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COPY-EDITING
Once your manuscript is in good shape, the next thing you need to do is hire another editor called copy editor or line editor to go through and catch spelling mistakes and adjust for grammar, punctuation and consistency. Costs are approximately $20-50/hour.

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COVER DESIGN
Readers and even book reviewers judge how a book looks on Amazon, B&N or Kobo online sales pages or on bookstore shelves. For phone users, a thumbnail of the cover is probably the first thing a reader sees. It’s important that your cover design is optimized for print (TIFF) and digital (jpeg) thumbnail sizes, and how it looks on an e-reader or mobile device. Get lots of tips for cover design on Joel Friedlander’s website. If you are a professional photographer you might use your own images, or you might need to buy a license to use certain images. If you are lucky, you might find free images. Some e-book cover designers even sell pre-made cover designs for as low as $50.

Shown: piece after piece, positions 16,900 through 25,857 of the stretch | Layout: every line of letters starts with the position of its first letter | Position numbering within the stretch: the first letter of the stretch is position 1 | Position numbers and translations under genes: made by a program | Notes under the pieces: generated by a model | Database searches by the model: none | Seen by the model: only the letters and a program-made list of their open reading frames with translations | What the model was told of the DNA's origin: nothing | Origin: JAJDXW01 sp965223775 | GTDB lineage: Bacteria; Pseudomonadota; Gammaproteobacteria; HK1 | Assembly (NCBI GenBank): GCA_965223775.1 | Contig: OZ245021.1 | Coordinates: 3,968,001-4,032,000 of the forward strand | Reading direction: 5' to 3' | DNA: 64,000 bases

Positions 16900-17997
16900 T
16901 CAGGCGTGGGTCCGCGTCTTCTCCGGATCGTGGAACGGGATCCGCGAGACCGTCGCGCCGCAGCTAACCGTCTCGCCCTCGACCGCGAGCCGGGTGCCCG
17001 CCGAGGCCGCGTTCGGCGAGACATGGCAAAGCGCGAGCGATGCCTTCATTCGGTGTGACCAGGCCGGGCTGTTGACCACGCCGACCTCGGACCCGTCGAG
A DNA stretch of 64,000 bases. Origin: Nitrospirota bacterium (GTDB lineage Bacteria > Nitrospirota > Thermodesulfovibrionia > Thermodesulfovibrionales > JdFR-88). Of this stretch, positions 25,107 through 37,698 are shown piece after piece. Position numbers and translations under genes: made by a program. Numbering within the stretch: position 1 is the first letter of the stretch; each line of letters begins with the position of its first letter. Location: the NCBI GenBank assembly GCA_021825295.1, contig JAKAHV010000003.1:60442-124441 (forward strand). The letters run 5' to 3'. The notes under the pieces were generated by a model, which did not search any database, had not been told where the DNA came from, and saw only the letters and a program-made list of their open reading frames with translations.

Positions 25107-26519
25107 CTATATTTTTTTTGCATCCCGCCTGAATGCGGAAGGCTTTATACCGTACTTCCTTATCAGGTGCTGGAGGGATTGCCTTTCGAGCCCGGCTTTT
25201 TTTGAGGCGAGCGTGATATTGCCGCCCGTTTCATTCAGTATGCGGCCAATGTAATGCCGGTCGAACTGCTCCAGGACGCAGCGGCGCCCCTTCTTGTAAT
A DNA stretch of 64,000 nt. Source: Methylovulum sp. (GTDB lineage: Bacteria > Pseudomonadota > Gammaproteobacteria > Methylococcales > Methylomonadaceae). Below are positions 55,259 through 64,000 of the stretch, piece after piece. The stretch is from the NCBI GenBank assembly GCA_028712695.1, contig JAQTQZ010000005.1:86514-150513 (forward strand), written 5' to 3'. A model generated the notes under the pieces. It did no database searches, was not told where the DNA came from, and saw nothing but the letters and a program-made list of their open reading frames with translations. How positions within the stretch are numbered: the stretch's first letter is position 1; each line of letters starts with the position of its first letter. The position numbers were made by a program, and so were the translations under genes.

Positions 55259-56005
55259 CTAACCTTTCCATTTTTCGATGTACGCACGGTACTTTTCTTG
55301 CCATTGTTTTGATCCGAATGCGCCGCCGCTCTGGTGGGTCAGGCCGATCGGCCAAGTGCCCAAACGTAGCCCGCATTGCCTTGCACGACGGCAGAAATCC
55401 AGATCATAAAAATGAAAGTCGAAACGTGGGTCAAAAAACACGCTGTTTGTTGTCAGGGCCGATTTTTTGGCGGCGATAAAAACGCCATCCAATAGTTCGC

But if you want to hire someone to make a custom cover design, you can expect to pay anywhere from $150 to $1,500. The higher end is for award-winning designers who have done very professional covers for big, traditional publishing houses.
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PRE-PUBLICATION REVIEWS
There are many resources for authors to get professional reviews. Sites like Kirkus, Blue Ink, and Publishers Weekly all sell review packages for indie or self-published authors. There’s also a great list of bloggers that you can reach out to for reviews for your book. 2012 review costs by Kirkus are $425, BlueInk Reviews $396, Publishers Weekly PW Select $149. More reviewers can be found in our former blog posts. You certainly can ask top authors in your genre if they would review your book and then use their comments/reviews as a blurb on your books cover.
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E-BOOK and PRINT FORMATTING